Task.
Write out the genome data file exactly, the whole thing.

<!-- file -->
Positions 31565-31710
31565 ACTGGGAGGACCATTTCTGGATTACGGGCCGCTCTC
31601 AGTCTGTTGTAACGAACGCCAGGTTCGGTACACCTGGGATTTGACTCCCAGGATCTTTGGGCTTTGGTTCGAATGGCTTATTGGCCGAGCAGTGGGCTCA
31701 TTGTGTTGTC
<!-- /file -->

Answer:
Positions 31565-31710
31565 ACTGGGAGGACCATTTCTGGATTACGGGCCGCTCTC
31601 AGTCTGTTGTAACGAACGCCAGGTTCGGTACACCTGGGATTTGACTCCCAGGATCTTTGGGCTTTGGTTCGAATGGCTTATTGGCCGAGCAGTGGGCTCA
31701 TTGTGTTGTC